Audience #4 (female)


You have tried?


Margaret Atwood


Oh yes, everybody tries. I've written four or five screen plays, none of them have been made. They've all been for Canadians. One thing has happened, I got one television play done, but of course everything you do for the CBC pretty well gets done. [Laughter.] As you know. I wrote a screen play for Edible Woman, that didn't get done. I wrote one for Marie Claire Blais, “Mad Shadows”, we had high hopes for that, that was a Canadian director, Canadian producer all the rest of it. No deal. Film development corporations said it wasn't commercial enough. I mean, you don't go outside before you've been through it for a while. It's a problem that novelists used to face when trying to get their novels published here.


Wynne Francis


I'd like to ask a question, and I can't see what competition I've got, I can't see anything out there. At Wednesday at Loyola, you gave comic tags to some of your critical opponents taken from Koestler, Yogis [?] and Komisars are critics that are formalists and culturally and politically aware and I wondered, do you see the ideal critic or type of criticism as combining these two?


Margaret Atwood


Well, I think that people have certain talents, you know, and they should exercise what talents they have, and that all kinds of criticism should be available to the reader. I don't think that every critic has to do everything, I think that would be asking a singer to be a dancer.


Wynne Francis


I remember you saying it was good to have both kinds, I wondered if you think they could be combined?


Audience #5 (male)


Is it possible that the body of knowledge turns into the knowing body?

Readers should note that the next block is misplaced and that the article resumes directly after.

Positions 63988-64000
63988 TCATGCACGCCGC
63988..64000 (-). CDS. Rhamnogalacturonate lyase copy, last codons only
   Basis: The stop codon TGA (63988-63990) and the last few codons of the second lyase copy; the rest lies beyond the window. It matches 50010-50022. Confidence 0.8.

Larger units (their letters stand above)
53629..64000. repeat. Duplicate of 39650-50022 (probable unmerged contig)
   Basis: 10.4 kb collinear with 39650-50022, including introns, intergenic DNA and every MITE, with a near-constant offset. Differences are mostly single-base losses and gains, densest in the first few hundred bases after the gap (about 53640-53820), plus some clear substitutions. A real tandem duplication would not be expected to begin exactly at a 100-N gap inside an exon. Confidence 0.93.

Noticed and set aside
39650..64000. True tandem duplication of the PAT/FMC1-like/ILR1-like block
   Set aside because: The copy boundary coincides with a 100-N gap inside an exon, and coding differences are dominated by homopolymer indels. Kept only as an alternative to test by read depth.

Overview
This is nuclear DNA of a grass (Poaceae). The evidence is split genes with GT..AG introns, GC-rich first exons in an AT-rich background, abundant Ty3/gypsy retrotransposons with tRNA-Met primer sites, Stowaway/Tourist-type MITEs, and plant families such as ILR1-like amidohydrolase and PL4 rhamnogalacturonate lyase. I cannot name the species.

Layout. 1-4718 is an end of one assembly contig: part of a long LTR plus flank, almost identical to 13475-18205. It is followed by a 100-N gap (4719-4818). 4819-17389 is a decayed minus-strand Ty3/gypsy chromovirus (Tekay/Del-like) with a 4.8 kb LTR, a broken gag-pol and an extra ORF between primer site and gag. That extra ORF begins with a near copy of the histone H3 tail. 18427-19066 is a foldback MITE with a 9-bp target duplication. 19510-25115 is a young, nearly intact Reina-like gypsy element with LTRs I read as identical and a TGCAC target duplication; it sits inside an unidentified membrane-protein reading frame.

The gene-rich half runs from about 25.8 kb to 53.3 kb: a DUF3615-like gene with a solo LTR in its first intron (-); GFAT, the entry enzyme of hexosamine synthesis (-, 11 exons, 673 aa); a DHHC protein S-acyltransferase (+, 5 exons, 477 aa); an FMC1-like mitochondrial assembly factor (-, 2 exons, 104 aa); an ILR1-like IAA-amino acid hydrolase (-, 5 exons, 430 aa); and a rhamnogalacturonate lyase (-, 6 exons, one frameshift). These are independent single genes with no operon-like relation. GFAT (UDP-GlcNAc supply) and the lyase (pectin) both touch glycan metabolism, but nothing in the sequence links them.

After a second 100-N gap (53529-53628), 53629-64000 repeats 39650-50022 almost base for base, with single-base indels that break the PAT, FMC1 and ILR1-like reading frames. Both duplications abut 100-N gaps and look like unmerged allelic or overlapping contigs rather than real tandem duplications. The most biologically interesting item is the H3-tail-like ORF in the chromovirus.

Margaret Atwood


Is it possible that the body of knowledge turns into the knowing body? Um, I'll let you answer that. If such a person could do it, I'd like to see it, I've never see anybody who could do both at the same time. Frye, for instance, does one kind in one book and then another kind in another book, but he usually doesn't usually do them both in the same book. I would say that Yogi-ism is necessary to be able to read a poem, just period pure and simple. To see what is happening in it. But Komasarism is necessary to place it in a larger context. Why not do both?


Margaret Atwood


Yes, I see. Back there, you


Audience #6 (male)


Do you think that Quebec is a part of Canada?


Margaret Atwood


Oh that's such a good question.


Audience #6 (male)


Do you think that a Quebecois is a Canadian?


Margaret Atwood


I think I'll leave that to the Quebecois to decide for themselves. They're the people concerned. [Audience applause] I was talking with one not so long ago, Marie Claire Blais, and I asked her that question. I said 'well, what do you think of yourself as? Do you think of yourself as a Quebecoise? or a Canadian? or a North-American, or part of Western European culture or a universalist? And she said, I am from Quebec. [Laughter.] Does that answer your question? Yes.